My family has long battled pancreatic cancer.
My grandmother lost her battle to pancreatic cancer before I was born.
My mother was diagnosed with pancreatic cancer at age 36. As with most pancreatic cancer, it was found too late and it had already metastasized to her liver. As I grew up, I watched her battle. The numerous surgeries, specialists, check-ups…for thirteen years she fought a hard battle against this horrible disease. She passed away at the age of 49. We were fortunate to have her with us for so long; especially because the five-year survival rate for pancreatic cancer is just 9 percent.
After her diagnosis, she underwent genetic testing due to our strong family history. She was diagnosed with MEN 1, a genetic disorder that predisposes to neuroendocrine tumors throughout the body. The chance of inheriting this mutation is 50%. For me, I knew that the possibility of battling pancreatic cancer sometime in my life was very possible. I always prayed I would be fortunate enough to be the lucky 50% that did not inherit it. Unfortunately, that was not the case. I tested positive for MEN 1 in 2012.
Screening bloodwork and scans became a routine. I was continuously told that, “it's not if you will develop tumors, it’s when and where.” The thought was an ominous threat hanging over my head. I was diligent, but diligence doesn't stop cancer.
I will never forget that phone call three years ago that turned my life upside down. I was sitting on the floor playing with my soon to be two-year-old son, sitting next to my wife, 8 months pregnant with our second child, when the phone rang. It was my gastroenterologist following up on a routine CT scan that took place two days earlier. My heart sank as I found out there was a mass in my pancreas.
The next three months were spent meeting with doctors, surgeons, having scans and scopes and biopsies, preparing for surgery and meeting my new daughter – born just 7 weeks before surgery. In May 2014, I had a distal pancreatectomy to remove my primary tumor. Pathology showed it was indeed a slow growing neuroendocrine tumor which had spread to one lymph node in the area, but they were confident they removed the primary tumor. I was lucky, we had caught my cancer early. I was lucky, my cancer was slow growing. I was lucky, I did not need chemotherapy or radiation. I was lucky, I was young and strong.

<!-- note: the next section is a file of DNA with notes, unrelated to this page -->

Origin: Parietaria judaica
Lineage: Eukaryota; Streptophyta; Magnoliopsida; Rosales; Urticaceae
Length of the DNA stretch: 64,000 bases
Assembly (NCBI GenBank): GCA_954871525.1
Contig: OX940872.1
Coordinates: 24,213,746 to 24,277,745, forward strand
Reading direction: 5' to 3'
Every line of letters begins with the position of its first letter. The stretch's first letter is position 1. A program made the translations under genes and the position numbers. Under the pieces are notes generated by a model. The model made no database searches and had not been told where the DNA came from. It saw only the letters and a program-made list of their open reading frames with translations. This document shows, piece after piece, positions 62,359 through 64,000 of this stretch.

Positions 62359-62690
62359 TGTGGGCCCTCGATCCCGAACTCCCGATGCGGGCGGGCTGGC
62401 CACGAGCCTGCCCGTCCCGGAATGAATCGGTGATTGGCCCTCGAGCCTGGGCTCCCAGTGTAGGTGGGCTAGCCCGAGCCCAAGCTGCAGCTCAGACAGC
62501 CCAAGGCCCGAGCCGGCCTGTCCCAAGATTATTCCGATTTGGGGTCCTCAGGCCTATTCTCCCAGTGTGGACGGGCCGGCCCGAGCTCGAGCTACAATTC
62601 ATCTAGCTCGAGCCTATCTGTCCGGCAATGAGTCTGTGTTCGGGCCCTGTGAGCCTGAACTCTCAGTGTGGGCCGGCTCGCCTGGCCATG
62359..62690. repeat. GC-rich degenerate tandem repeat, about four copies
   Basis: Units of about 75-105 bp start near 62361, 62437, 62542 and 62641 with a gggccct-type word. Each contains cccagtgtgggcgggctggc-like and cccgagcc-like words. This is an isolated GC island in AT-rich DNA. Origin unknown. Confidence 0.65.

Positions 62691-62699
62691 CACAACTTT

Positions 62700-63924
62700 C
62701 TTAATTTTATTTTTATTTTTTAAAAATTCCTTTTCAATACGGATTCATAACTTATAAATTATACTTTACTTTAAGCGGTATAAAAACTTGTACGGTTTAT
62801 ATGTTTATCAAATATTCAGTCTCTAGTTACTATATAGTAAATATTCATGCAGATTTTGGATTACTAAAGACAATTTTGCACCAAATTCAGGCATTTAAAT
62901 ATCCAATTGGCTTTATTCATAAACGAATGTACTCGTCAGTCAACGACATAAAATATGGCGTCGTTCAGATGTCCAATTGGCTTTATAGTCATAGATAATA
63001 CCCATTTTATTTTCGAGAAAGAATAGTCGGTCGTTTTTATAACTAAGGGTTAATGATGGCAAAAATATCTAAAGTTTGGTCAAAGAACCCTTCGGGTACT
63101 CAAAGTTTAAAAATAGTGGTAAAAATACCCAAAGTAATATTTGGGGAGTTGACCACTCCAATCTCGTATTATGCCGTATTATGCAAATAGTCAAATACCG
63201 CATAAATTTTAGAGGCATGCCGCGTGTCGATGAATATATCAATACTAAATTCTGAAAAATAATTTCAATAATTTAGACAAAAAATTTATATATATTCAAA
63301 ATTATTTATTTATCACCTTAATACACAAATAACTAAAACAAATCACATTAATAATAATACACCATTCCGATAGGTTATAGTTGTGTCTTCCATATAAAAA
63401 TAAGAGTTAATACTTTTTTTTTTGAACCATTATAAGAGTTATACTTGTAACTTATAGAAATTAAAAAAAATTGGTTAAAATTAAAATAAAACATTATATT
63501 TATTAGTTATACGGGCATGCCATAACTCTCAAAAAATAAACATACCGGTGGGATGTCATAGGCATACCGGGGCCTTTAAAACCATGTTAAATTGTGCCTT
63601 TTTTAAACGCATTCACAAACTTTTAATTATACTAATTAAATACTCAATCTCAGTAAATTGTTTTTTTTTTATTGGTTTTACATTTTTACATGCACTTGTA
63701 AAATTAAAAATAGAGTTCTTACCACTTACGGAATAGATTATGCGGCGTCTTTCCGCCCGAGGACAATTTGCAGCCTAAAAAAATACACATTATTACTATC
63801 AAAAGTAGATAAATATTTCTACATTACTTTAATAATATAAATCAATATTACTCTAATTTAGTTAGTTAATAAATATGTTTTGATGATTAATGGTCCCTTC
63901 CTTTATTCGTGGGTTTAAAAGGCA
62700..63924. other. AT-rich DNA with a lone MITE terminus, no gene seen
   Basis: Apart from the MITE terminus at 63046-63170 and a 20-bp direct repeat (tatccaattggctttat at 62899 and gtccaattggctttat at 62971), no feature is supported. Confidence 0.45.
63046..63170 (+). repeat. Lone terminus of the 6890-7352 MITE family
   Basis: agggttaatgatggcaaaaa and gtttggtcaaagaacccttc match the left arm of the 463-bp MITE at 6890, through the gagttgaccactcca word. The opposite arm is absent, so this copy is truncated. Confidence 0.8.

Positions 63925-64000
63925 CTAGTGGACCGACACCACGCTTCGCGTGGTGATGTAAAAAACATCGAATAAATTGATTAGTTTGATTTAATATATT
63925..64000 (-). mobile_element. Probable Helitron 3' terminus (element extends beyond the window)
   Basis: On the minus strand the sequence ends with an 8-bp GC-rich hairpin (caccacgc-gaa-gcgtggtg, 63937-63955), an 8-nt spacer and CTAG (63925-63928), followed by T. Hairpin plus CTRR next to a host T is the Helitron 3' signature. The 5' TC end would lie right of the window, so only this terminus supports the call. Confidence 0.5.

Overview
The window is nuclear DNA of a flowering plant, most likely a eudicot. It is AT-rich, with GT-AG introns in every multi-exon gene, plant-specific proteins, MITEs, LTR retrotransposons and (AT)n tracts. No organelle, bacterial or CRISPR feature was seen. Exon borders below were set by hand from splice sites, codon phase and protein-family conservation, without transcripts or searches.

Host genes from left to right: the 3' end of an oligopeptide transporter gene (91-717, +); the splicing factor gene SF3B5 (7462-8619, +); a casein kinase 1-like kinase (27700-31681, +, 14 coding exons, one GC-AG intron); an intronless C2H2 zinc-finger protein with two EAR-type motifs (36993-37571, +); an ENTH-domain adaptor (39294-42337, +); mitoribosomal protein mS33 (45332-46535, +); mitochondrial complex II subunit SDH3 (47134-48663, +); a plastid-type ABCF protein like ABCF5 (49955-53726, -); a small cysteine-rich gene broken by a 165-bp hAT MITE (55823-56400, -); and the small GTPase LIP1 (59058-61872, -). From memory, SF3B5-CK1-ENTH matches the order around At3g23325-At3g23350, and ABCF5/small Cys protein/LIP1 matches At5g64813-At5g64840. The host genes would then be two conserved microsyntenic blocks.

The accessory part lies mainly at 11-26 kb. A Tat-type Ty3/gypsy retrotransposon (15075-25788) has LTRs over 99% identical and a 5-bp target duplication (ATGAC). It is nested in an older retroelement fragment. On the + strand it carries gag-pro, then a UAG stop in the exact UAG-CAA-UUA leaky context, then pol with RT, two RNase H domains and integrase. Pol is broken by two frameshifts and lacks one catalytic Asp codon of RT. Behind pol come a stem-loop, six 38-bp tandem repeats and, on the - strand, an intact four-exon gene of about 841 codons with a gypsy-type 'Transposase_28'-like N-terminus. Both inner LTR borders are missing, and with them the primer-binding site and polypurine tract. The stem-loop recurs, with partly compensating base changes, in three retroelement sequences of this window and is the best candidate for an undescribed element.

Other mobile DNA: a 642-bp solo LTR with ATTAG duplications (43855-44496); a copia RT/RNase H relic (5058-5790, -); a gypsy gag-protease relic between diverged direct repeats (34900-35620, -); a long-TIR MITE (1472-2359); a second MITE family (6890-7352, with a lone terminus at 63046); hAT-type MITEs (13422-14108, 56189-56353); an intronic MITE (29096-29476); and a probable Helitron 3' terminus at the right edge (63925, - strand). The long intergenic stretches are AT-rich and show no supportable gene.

The pain was real and intense and the emotional and physical stress at times was more than overwhelming. It was an uphill battle, but one day at a time brought me closer to being myself again. Unfortunately, I developed complications a month following surgery only to be hospitalized with a pancreatic leak and fistula. More home health care, antibiotics, drains...it seemed never ending. Again, I was lucky. Four months later, my drain was able to be removed and I was back on the road to healing. Three months later I was back to work full-time. Today, I am doing wonderfully. My latest MRI shows no areas of concern. I am lucky!
I am so fortunate to have a team of doctors who worked so hard to provide me with the best. I am blessed to be surrounded by great family and friends to care for me and lift my spirits up. And I am grateful for the Pancreatic Cancer Action Network (PanCAN) and my PurpleStride family who continue to give me hope.
The Pancreatic Cancer Action Network is the global leader accelerating the pace of research progress for one of the world’s deadliest cancers. With an urgent mission to improve outcomes for pancreatic cancer patients and double survival by 2020, the organization executes a bold and comprehensive strategy to Wage Hope through research, patient services, advocacy and community engagement.
PurpleStride is the PanCAN’s signature family-friendly 5K that raises awareness and funds that support the programs of the organization. The event gives me an opportunity to share my story, give and receive support and shine a light on this devastating disease.
Each day I am grateful for my health, for negative test results and for another day to live this life. I know my battle is not over. I know the odds, but I will fight hard and never give up. I am proud to say that I am a 35-year-old, three-year neuroendocrine pancreatic cancer survivor!
I know our efforts to raise awareness and funds today, will bring hope to all those touched by pancreatic cancer tomorrow. I urge the Las Vegas community to join me and register for PurpleStride Las Vegas which will take place on Saturday, March 25, at The Green at Town Square. Together, we will Wage Hope for the future of pancreatic cancer.